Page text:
The budget request proposes funding increases for priority programs and initiatives, while discontinuing or reducing funding for lower priority projects funded in 2002. In addition, the 2003 budget reflects the Department's commitment to operate programs more effectively and efficiently, by proposing to absorb $57.4 million in uncontrollable fixed cost increases and a $20.6 million reduction in travel and transportation costs.
For 2003, the budget request for programs funded in the Interior and Related Agencies Appropriations Act is $9.5 billion, an increase of $20.5 million over the Act. This comparison excludes $59.2 million appropriated in 2002 for emergency response/counter-terrorism. The 2003 request for programs under the jurisdiction of this Subcommittee is $320.6 million above the 2002 President's budget request.
If there is one item in this budget that deserves special attention, it is our Cooperative Conservation Initiative. It fully reflects the President's framework for a "new environmentalism." The Cooperative Conservation Initiative will fund on-the-ground stewardship projects across the Nation and stimulate innovative approaches to conservation. It will allow us to leverage Federal funding and to work in partnership with States, local governments, Tribes, and private citizens to give all stakeholders a greater role in how to protect the Nation's great natural resources. It is a collaborative approach to tap the ingenuity, imagination, and innovative spirit of our people. It is an approach that is landscape-based, citizen-centered, and incentive-driven. In short, it is a new way of meeting our environmental responsibilities in partnership with our fellow Americans. The Department proposes $100.0 million to promote partnerships in conservation.
The program will fund restoration, protection, and enhancement of natural areas through established programs and new pilot programs that feature creative approaches to conservation. These projects will be in keeping with the President's commitment to a shared responsibility for conservation. One-half of the initiative, $50.0 million, will be managed through the Land and Water Conservation Fund State Assistance program and will benefit State lands as well as adjacent lands. The balance of the initiative will be used for cost shared projects funded in the operating accounts of the Bureau of Land Management, Fish and Wildlife Service, and the National Park Service and will benefit Federal and adjacent lands. Benefits to State and Federal lands will complement the private lands conservation activities conducted with private stewardship funding.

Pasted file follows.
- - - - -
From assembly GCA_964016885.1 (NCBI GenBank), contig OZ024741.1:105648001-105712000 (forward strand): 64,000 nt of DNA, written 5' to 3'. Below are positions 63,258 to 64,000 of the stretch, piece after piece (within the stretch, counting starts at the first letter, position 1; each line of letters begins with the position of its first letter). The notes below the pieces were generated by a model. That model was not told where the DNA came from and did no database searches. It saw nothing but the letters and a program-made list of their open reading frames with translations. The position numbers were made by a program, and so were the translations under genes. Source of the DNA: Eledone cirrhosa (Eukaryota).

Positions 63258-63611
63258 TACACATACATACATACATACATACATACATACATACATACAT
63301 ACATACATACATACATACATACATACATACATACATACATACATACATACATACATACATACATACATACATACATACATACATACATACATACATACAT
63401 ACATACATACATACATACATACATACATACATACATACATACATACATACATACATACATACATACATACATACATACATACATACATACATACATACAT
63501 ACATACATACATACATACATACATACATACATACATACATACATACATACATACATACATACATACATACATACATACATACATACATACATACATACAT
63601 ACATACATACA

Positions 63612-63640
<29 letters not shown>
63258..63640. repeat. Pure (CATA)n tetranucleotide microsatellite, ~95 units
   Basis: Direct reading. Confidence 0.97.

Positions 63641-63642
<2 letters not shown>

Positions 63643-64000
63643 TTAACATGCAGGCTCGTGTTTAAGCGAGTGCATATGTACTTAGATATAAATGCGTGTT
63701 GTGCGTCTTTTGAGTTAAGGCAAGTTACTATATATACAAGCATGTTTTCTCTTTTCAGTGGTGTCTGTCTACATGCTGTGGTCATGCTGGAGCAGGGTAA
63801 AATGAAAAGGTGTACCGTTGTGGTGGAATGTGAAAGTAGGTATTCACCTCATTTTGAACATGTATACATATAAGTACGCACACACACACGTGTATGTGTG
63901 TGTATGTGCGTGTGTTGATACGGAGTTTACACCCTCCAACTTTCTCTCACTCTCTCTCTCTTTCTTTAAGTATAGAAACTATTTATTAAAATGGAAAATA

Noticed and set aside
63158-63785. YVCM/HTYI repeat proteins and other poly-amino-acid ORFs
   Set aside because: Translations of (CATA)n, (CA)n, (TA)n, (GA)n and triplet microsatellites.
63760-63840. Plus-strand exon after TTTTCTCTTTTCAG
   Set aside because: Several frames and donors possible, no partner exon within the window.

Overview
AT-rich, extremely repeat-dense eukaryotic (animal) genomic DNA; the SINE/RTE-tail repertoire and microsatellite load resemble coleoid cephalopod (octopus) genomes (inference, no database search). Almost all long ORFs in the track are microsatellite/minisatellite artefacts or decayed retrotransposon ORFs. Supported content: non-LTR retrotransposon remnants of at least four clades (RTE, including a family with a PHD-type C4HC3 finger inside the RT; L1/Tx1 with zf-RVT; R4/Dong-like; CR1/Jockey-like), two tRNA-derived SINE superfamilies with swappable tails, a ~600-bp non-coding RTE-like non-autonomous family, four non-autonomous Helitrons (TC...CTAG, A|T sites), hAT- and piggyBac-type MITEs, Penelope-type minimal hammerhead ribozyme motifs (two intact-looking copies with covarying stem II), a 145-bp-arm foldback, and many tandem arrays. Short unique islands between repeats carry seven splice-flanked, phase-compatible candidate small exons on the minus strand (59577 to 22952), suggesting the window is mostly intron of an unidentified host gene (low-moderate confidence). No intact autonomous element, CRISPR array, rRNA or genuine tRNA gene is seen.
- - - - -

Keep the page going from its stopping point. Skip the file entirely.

The budget for the Fish and Wildlife Service also promotes working with partners on conservation issues by proposing to continue two Presidential initiatives, the Landowner Incentive and Private Stewardship programs. The budget request includes $50.0 million, an increase of $10.0 million over the 2002 level for grants to States for landowner incentives that protect and restore habitats on private lands that benefit species at risk. A model for this program is the Shortgrass/Black-tailed Prairie Dog Habitat incentive program, a new program piloted in Colorado in 2002. This program will provide financial assistance to landowners in four soil conservation districts to protect black-tailed prairie dogs, their habitat, and associated shortgrass prairie.
The budget includes $10.0 million for the Private Stewardship grants program to directly assist landowners and groups engaged in voluntary conservation efforts for the benefit of federally listed, proposed, or candidate species. Technical and financial assistance to landowners will help them avoid harming imperiled species while improving habitat for native species.
Other Conservation Tools
The 2003 budget proposes $194.6 million for three other conservation programs managed by the Fish and Wildlife Service, including: $91.0 million for the Cooperative Endangered Species Conservation Fund; $43.6 million for the North American Wetlands Conservation Fund; and $60.0 million for State and Tribal Wildlife grants. These programs that we propose to fund through the Land and Water Conservation Fund in 2003 magnify the benefits of Federal funding with matching efforts for conservation.